Volkswagen sunk to new advertising depths for Shark Week, a beloved Discovery Channel yearly institution, which celebrated its 25th anniversary last week.
Volkswagenís Great White advertising hope took the shape of an underwater drive-able VW Beetle, which revs around the ocean floor, chasing sharks, and getting some incredible footage in the process. Open Waters meets open-topped classic, if you will.
The Beetle is something of a cross between a shark cage (albeit not a particularly safe-looking one) and James Bondís dream, made from tubular aluminum, with alloy wheels, propellers, and an inbuilt air system that allows the driver (diver?) to plug into before taking it for a spin, under the surf.
Engineered from the ground up, using blueprints for the actual VW Beetle, the Volkswagen team and marine biologist Luke Tipple said the car took approximately three weeks to build and is only about an inch off the above-water version.
The car was featured in a three-part short-form series aired during Shark Week, where viewers got a chance to check out the design process, the construction, and eventual submersion of the Beetle.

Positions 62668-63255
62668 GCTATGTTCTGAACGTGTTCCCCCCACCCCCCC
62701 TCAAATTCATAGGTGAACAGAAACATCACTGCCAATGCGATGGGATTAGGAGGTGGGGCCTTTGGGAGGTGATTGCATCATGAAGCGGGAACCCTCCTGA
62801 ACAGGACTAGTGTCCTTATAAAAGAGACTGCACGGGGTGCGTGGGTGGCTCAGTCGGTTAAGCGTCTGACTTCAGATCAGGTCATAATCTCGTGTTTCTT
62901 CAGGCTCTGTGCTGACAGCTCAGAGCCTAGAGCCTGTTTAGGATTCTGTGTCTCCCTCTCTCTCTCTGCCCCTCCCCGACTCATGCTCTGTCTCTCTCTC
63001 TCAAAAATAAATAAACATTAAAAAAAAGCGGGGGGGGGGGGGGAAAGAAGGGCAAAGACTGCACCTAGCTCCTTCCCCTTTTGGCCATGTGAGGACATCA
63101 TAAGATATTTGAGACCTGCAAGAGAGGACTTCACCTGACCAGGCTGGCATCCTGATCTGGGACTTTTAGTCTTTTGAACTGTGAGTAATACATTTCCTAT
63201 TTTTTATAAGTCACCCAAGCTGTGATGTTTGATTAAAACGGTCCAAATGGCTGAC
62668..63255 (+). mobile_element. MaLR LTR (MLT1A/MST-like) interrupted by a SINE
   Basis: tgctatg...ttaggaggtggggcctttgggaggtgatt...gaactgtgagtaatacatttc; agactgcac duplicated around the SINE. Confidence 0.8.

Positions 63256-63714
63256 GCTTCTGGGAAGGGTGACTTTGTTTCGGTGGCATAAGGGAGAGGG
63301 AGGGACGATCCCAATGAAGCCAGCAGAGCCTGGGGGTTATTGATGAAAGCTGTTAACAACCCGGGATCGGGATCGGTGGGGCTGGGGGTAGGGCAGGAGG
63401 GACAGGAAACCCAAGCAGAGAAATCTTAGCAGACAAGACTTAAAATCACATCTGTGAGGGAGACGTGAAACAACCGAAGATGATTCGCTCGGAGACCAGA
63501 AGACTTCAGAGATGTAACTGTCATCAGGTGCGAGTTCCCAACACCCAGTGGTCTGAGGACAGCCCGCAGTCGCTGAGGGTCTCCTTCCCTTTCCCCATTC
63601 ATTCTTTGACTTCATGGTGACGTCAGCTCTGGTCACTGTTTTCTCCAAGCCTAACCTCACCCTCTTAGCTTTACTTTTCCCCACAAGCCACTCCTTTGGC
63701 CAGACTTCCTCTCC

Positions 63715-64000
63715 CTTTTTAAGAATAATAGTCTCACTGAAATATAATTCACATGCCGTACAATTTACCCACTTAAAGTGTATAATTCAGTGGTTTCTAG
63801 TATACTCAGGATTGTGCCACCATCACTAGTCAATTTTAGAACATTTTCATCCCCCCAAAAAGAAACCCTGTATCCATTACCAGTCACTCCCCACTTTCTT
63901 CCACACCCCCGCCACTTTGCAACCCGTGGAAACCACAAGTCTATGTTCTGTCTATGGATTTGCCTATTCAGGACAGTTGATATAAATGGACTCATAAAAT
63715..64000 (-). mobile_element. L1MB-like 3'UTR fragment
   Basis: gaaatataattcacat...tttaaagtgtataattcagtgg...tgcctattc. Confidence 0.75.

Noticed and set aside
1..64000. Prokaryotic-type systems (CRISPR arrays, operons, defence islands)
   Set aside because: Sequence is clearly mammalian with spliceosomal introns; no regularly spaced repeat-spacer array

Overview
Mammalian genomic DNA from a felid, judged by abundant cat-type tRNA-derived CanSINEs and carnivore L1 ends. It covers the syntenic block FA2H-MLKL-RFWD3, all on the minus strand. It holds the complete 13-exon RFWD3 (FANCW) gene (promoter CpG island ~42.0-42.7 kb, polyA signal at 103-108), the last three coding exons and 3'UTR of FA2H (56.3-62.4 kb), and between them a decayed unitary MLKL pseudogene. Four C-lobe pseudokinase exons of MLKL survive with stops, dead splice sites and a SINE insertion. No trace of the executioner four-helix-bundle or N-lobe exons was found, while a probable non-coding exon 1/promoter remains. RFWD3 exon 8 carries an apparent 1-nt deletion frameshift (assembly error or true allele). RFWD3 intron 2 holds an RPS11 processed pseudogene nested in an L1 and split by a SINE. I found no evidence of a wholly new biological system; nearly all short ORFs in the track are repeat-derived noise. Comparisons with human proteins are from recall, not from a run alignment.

Marketing ploy or not, this is a pretty cool reinterpretation of the iconic Beetle applied to a shark cage. Not sure I see the value of racing around chasing sharks under ground, but then again, Shark Week is one popular show.
I love Shark-Week, (BTW, did I miss it, or is it still to be aired-?) and I'm a long time diver. Oh, and my first car was a '68 beetle -- so LOTS of connections to love about this story. But after looking it over, I was a little disappointed. I'd chalk it up to a publicity stunt, or just pure advertising --- good advertising at that --- but far short of any real engineering feat. Especially in light of last week's stories about Mars Curiosity. But just for fun, it offers a fun perception. Wonder what the Sharks thought about it-?
The Discovery channel ran the commerical during Shark week. The speed at which the vehicle moves on the ocean floor wouldn't provide much of an escape from the shark, not to mention the large openings. I agree Charles, not protection from a Great White!
Unlike industrial robots, which suffered a slight overall slump in 2012, service robots continue to be increasingly in demand. The majority are used for defense, such as unmanned aerial vehicles (UAVs); and agriculture, such as milking robots.
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